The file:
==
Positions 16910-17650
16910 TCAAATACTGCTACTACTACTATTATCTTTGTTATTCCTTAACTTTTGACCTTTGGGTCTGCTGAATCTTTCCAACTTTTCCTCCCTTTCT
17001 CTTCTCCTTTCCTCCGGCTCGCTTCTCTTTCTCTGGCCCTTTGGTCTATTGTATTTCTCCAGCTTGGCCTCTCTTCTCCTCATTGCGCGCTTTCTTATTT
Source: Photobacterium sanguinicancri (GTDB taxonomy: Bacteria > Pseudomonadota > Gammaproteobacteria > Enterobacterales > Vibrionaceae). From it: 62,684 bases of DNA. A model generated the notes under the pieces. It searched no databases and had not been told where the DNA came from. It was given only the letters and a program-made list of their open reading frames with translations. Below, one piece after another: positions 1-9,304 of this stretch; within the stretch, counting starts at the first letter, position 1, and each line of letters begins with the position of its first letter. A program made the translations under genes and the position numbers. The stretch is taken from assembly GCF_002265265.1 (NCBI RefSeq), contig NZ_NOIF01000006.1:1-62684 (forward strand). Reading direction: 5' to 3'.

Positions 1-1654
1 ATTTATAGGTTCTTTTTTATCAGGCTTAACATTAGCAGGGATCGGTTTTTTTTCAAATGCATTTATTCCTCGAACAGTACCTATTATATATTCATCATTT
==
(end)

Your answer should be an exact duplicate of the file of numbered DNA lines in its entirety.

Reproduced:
Positions 16910-17650
16910 TCAAATACTGCTACTACTACTATTATCTTTGTTATTCCTTAACTTTTGACCTTTGGGTCTGCTGAATCTTTCCAACTTTTCCTCCCTTTCT
17001 CTTCTCCTTTCCTCCGGCTCGCTTCTCTTTCTCTGGCCCTTTGGTCTATTGTATTTCTCCAGCTTGGCCTCTCTTCTCCTCATTGCGCGCTTTCTTATTT
Source: Photobacterium sanguinicancri (GTDB taxonomy: Bacteria > Pseudomonadota > Gammaproteobacteria > Enterobacterales > Vibrionaceae). From it: 62,684 bases of DNA. A model generated the notes under the pieces. It searched no databases and had not been told where the DNA came from. It was given only the letters and a program-made list of their open reading frames with translations. Below, one piece after another: positions 1-9,304 of this stretch; within the stretch, counting starts at the first letter, position 1, and each line of letters begins with the position of its first letter. A program made the translations under genes and the position numbers. The stretch is taken from assembly GCF_002265265.1 (NCBI RefSeq), contig NZ_NOIF01000006.1:1-62684 (forward strand). Reading direction: 5' to 3'.

Positions 1-1654
1 ATTTATAGGTTCTTTTTTATCAGGCTTAACATTAGCAGGGATCGGTTTTTTTTCAAATGCATTTATTCCTCGAACAGTACCTATTATATATTCATCATTT